great choices to add to this week's soundtrack .

Musical Mondays

Monday Music Moves Me

Tuesday Tunes

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Sunday, 13 April 2014


Almost embarassed to be linking up this week with only minimal time and 1 audiobook completed !

Frustrated with my kindle at not downloading my galleys -
not sure what the issue is and no time to pursue.. yikes!

Hoping to read you've had excellent reading opps but not tempt me with more to add to the stacks ok? !!
ya, right!

I finished Carola Dunn's 1920's mystery via audiobook

A unique turn in the conclusion creates interest in the
sharp thinking of our lovely Daisy Dalrymple, journalist 
and sleuth.  One more review waiting for my time to
multiply into writing as well as all the other demands -
especially as we now begin Holy Week progression to

Enjoy any reading breaks you nab and peace
to all pursuing remembrance of Christ's journey from
rejection to resurrection...

ps- don't miss the rare eclipse of the moon
Tuesday night / Wednesday 2-3.30 a.m. ET !
Should be amazing !!

More Monday reading confessions happening HERE


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Saturday, 12 April 2014


Welcome to InSPIREd Sunday 
for this Palm Sunday  6th Sunday in Lent

FHC is guest hosting today for the InSPIREd blog meme
where you'll find a wide variety of  church architecture featured
each weekend by bloggers around the world.

Today's feature is the Chapel of the Holy Cross located in Sedona Arizona.

Built on the buttes with a westerly view overlooking Sedona Arizona,
the Chapel of the Holy Cross was completed 58 years ago in April 1956.
With its universal appeal, it is a must see attraction in Sedona.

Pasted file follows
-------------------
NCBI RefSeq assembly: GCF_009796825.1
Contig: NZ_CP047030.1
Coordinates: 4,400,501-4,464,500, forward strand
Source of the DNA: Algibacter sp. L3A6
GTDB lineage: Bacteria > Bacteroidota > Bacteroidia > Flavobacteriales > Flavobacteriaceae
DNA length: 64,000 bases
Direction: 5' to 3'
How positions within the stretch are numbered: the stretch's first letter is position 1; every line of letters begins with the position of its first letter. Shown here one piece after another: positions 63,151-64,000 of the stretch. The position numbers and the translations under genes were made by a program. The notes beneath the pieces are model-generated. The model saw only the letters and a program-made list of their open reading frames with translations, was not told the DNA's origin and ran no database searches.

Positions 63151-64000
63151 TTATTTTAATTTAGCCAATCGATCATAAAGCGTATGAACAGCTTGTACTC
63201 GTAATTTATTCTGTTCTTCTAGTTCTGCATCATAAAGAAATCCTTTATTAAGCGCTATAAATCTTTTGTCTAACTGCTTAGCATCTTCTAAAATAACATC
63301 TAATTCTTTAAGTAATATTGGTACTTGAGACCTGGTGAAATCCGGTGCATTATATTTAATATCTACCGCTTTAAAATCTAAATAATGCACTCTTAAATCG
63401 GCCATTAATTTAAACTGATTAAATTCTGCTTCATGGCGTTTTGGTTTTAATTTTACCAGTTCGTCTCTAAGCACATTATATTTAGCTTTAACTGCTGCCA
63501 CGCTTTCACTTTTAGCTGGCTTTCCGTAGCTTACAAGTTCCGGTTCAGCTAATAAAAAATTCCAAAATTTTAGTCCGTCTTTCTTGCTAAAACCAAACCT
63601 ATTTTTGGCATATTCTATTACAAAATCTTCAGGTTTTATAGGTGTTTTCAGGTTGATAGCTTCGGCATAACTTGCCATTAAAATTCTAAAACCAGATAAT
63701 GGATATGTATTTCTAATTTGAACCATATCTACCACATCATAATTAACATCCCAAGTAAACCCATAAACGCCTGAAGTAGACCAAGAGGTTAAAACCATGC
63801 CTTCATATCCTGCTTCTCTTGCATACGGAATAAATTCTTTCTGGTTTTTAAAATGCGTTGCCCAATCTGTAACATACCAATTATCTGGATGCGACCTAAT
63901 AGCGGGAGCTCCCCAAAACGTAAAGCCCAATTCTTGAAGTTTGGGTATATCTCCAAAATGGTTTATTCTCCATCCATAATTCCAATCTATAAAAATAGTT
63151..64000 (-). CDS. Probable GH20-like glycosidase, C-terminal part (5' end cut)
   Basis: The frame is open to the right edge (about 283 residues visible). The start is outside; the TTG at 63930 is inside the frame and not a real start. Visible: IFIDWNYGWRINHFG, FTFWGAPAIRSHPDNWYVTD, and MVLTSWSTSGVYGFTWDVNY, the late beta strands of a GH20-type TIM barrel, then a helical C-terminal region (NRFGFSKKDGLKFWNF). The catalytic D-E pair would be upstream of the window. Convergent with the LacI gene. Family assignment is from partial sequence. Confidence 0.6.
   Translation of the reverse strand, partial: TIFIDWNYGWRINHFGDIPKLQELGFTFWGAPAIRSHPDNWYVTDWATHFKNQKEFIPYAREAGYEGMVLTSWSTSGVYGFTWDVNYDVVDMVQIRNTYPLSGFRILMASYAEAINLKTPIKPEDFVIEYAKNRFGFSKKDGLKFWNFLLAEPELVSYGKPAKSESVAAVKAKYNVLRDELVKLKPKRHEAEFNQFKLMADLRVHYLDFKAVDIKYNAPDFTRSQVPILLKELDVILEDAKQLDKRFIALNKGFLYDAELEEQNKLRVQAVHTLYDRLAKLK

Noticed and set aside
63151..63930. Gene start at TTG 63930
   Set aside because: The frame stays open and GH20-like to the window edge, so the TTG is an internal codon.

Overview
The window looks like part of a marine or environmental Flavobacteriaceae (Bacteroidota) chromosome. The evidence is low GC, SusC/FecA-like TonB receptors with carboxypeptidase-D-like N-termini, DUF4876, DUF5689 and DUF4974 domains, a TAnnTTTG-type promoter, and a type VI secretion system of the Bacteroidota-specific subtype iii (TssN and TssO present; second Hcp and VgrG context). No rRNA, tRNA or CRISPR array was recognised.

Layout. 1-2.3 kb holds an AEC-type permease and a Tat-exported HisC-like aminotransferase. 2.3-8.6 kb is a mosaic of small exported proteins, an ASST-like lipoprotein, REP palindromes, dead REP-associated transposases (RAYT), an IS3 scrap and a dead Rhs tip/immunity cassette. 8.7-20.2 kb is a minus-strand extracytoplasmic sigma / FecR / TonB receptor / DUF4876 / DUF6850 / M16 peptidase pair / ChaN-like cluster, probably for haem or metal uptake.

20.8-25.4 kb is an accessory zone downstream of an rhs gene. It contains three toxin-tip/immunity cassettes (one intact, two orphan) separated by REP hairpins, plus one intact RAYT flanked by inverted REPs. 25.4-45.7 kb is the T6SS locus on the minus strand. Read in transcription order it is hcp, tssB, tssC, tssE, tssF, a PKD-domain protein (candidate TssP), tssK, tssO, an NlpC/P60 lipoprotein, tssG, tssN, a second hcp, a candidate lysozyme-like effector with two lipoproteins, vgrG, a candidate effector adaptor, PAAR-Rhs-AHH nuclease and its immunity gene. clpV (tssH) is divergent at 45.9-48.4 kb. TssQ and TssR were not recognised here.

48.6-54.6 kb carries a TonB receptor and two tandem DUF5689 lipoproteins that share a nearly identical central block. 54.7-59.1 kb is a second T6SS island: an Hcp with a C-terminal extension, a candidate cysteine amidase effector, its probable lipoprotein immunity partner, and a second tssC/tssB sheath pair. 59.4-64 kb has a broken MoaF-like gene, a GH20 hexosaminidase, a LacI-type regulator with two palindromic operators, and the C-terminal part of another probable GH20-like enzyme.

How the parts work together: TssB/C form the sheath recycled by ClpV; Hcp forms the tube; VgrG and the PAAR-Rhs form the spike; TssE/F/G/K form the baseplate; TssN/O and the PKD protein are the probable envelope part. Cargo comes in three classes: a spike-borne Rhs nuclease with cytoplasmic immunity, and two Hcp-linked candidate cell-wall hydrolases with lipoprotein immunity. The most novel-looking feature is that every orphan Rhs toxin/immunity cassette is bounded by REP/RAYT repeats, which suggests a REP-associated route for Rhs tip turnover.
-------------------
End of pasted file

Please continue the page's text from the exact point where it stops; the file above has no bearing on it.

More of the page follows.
The unique location offers breathtaking views of the majestic Cathedral Rock, Bell Rock, Courthouse Butte and much of the eastern rim of Sedona.

The chapel was originally inspired and commissioned by local resident of Oak Creek AZ, rancher, artist and sculptor, Marguerite Brunswig Staude.  After experiencing a recurring vision of a cross on the newly completed Empire State Building, NY, in 1932 and  throughout the 25 years that followed, the cross became a recurring theme.  Inspired to build a skyscraping cathedral in Europe, Marguerite secured the assistance of architect, Frank Lloyd Wright.  WWII’s outbreak forced cancellation of their plans and the decision to build in her native region.

Richard Hein was chosen as project architect, and the design was executed by architect August K. Strotz, both from the firm of Anshen & Allen. The chapel is built on Coconino National Forest land; the late Senator Barry Goldwater assisted Staude in obtaining a special-use permit. The construction supervisor was Fred Courkos, who built the chapel in 18 months at a cost of US$300,000. Ground turning in 1955 began the Chapel of the Holy Cross, completed in April 1956.

via Steven W Dengler

Chapel of the Holy Cross was built 250 feet above the valley, sheltered by the thousand foot twin pinnacle spur known as the Twin Buttes.
The American Institute of Architects gave the Chapel its Award of Honor in 1957. In 2007, Arizonans voted the Chapel to be one of the Seven Man-Made Wonders of Arizona.

In the sculptor Staude's words, "Though Catholic in faith, as a work of art the Chapel has a universal appeal. Its doors will ever be open to one and all, regardless of creed, that God may come to life in the souls of all men and be a living reality."  A mosaic tile dove inlays the approach to the entry.  A plaque at the entry quotes “Peace to all who enter here”.

The interior of the chapel is spare, in deference to the awe inspiring beauty of Creation evident outside the window fronting the altar and again at the rear of the chapel as one exits. The cross is central and dominant in the space. Simple bench seating, walls adorned with tapestries depicting Old Testament prophets, candelabras and flickering red votives create a serene, contemplative sanctuary.